WPAFB reduces stormwater flow through low-impact development strategies

  • Published
  • By Michael Vaughn
  • 88th Civil Engineer Group

WRIGHT-PATTERSON AIR FORCE BASE, Ohio – Stormwater management on a large installation requires a multifaceted approach.

That includes avoiding dumping any substance down a storm drain that is not stormwater, preventing sediment runoff and reducing stormwater flow through low-impact development strategies. WPAFB has adopted some of those strategies, and there are a few new or upgraded LID areas on base.

The Environmental Protection Agency considers LID to be a management approach and set of practices that can reduce runoff and pollutant loading by managing them as close to the source as possible. LID includes overall site design and individual, small-scale stormwater-management efforts that promote the use of natural systems for infiltration, evapotranspiration, and the harvesting and use of rainwater.

Although both holistic and isolated LID practices can remove pollutants and reduce damaging stormwater flows, the thorough approach maximizes these benefits. Two LID approaches at Wright-Patterson AFB are green roofs and swales.

A green or living roof is a building rooftop partially or completely covered with growing medium and vegetation planted over a waterproof membrane. It may also include additional layers such as a root barrier and drainage and irrigation systems. Benefits of green roofs include reduced stormwater runoff and building-energy use, air-quality improvements, and support for wildlife food and habitat.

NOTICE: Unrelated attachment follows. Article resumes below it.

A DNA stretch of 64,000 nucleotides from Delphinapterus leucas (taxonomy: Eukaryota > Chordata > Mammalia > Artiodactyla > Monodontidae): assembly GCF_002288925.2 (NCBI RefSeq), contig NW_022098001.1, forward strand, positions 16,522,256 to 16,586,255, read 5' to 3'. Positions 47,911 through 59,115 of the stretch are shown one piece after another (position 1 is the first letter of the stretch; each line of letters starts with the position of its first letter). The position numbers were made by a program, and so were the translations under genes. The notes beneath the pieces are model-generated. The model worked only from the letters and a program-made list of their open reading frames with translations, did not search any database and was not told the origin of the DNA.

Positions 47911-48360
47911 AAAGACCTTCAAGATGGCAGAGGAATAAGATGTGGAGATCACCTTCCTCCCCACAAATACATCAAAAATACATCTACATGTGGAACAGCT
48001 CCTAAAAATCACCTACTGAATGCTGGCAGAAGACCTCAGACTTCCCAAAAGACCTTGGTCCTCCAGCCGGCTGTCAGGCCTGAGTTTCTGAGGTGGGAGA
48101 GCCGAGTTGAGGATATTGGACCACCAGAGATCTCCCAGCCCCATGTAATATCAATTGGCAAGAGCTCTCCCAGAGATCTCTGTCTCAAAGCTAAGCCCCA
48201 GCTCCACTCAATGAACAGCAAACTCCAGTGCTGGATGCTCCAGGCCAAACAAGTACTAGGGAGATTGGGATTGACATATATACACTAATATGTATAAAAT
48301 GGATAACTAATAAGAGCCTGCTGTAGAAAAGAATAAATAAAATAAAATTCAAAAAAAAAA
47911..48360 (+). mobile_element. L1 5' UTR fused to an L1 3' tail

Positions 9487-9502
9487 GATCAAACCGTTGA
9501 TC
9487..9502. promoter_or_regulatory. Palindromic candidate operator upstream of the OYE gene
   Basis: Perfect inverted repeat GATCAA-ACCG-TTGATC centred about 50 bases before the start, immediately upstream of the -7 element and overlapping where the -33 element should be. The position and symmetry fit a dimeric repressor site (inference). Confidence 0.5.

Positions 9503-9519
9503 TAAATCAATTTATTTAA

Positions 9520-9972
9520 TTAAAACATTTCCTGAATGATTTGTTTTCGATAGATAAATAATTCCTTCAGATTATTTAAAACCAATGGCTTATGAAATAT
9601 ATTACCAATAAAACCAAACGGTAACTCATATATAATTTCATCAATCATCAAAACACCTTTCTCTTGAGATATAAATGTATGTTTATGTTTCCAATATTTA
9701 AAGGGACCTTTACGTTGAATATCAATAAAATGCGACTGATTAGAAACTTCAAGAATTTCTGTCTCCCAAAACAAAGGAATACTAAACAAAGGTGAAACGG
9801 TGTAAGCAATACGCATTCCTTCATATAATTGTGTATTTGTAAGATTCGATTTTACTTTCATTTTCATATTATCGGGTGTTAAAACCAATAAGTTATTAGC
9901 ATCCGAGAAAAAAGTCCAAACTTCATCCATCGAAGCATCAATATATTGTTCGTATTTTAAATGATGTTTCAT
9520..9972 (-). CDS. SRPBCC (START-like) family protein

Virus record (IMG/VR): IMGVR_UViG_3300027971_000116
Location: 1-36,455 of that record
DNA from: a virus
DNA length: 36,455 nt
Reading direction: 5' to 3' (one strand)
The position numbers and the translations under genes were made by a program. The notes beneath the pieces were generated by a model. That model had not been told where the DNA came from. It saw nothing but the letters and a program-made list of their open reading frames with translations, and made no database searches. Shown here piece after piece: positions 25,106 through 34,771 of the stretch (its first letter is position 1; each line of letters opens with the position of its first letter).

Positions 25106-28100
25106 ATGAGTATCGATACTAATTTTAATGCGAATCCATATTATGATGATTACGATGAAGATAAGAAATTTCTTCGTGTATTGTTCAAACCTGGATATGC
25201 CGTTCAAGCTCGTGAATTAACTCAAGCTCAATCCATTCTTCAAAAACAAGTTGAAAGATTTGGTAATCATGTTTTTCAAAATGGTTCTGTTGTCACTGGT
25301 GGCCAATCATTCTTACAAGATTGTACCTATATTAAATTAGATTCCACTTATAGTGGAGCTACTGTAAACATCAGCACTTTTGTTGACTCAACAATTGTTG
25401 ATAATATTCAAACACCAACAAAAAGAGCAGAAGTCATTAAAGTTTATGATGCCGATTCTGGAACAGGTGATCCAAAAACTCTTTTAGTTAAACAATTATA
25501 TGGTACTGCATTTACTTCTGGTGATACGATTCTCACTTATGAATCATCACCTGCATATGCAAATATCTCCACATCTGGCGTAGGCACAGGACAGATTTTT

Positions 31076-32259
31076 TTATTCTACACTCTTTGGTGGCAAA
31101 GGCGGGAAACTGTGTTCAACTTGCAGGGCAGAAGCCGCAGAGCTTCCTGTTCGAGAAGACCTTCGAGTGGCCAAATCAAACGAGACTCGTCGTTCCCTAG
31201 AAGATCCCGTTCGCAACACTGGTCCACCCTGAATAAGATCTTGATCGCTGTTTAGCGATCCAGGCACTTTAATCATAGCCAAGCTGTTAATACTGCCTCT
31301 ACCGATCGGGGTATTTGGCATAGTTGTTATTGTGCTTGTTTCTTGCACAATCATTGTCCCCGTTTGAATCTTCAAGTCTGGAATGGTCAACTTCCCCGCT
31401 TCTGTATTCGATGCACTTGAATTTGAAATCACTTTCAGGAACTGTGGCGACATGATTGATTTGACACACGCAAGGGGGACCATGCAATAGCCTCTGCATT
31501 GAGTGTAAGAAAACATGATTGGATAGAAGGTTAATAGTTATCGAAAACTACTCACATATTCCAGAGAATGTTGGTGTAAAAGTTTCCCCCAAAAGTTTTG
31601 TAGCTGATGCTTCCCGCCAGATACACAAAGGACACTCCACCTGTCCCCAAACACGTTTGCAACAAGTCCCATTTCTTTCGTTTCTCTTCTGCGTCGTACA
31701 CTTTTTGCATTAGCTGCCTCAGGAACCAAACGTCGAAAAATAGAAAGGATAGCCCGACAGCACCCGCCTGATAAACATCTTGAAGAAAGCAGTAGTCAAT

A green roof installed at Building 20802 on WPAFB appears to be on ground level but is a section of roofing over the structure’s basement. This area was recently upgraded with new succulent beds and landscape details.

Swales are another LID strategy commonly incorporated in construction designs. They not only convey stormwater but also help treat runoff to reduce pollutants.

Like ditches, swales collect stormwater from roads, driveways, parking lots and other hard surfaces. Unlike ditches, swales are not deep with straight sides.

They have gently sloping sides and are wider than they are deep. This slope slows down stormwater surge as it percolates into the soil. The slowing of stormwater surge allows suspended solids to be deposited into the soil rather than collect in local streams and rivers.

The recent Locust Street construction between Wright-Patterson Medical Center and Kittyhawk Pharmacy in Area A implemented a series of swales in its design.

Stormwater management touches all facets of WPAFB. It incorporates numerous strategies to keep base waterways clean and the installation in compliance with all water-quality regulations. Where applicable, properly implemented and maintained LID strategies are an integral piece to protecting waterways.

For more information on stormwater management or low-impact development, contact Michael Vaughn, the installation’s Water Quality Program manager, at michael.vaughn.3@us.af.mil.